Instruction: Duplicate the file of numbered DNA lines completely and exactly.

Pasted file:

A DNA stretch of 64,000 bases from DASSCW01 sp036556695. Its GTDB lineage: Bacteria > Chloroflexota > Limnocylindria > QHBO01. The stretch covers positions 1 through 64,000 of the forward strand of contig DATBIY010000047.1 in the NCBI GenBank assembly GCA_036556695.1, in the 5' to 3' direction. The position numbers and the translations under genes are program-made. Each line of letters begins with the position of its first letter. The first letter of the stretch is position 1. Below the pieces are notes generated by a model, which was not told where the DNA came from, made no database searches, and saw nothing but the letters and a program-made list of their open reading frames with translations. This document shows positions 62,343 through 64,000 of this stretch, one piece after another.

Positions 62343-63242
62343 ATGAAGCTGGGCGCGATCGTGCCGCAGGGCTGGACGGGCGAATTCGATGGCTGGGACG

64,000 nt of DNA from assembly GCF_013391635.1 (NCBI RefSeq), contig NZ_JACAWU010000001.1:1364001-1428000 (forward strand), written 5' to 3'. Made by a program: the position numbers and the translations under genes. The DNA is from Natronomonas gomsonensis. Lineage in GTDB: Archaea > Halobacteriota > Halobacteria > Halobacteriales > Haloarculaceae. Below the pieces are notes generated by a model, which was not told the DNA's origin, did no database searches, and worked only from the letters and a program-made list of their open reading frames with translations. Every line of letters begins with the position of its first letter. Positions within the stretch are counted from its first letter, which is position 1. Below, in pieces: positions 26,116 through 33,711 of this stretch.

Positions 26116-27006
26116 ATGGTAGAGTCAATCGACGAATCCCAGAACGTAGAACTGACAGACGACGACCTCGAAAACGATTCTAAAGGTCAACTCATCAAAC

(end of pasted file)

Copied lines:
A DNA stretch of 64,000 bases from DASSCW01 sp036556695. Its GTDB lineage: Bacteria > Chloroflexota > Limnocylindria > QHBO01. The stretch covers positions 1 through 64,000 of the forward strand of contig DATBIY010000047.1 in the NCBI GenBank assembly GCA_036556695.1, in the 5' to 3' direction. The position numbers and the translations under genes are program-made. Each line of letters begins with the position of its first letter. The first letter of the stretch is position 1. Below the pieces are notes generated by a model, which was not told where the DNA came from, made no database searches, and saw nothing but the letters and a program-made list of their open reading frames with translations. This document shows positions 62,343 through 64,000 of this stretch, one piece after another.

Positions 62343-63242
62343 ATGAAGCTGGGCGCGATCGTGCCGCAGGGCTGGACGGGCGAATTCGATGGCTGGGACG

64,000 nt of DNA from assembly GCF_013391635.1 (NCBI RefSeq), contig NZ_JACAWU010000001.1:1364001-1428000 (forward strand), written 5' to 3'. Made by a program: the position numbers and the translations under genes. The DNA is from Natronomonas gomsonensis. Lineage in GTDB: Archaea > Halobacteriota > Halobacteria > Halobacteriales > Haloarculaceae. Below the pieces are notes generated by a model, which was not told the DNA's origin, did no database searches, and worked only from the letters and a program-made list of their open reading frames with translations. Every line of letters begins with the position of its first letter. Positions within the stretch are counted from its first letter, which is position 1. Below, in pieces: positions 26,116 through 33,711 of this stretch.

Positions 26116-27006
26116 ATGGTAGAGTCAATCGACGAATCCCAGAACGTAGAACTGACAGACGACGACCTCGAAAACGATTCTAAAGGTCAACTCATCAAAC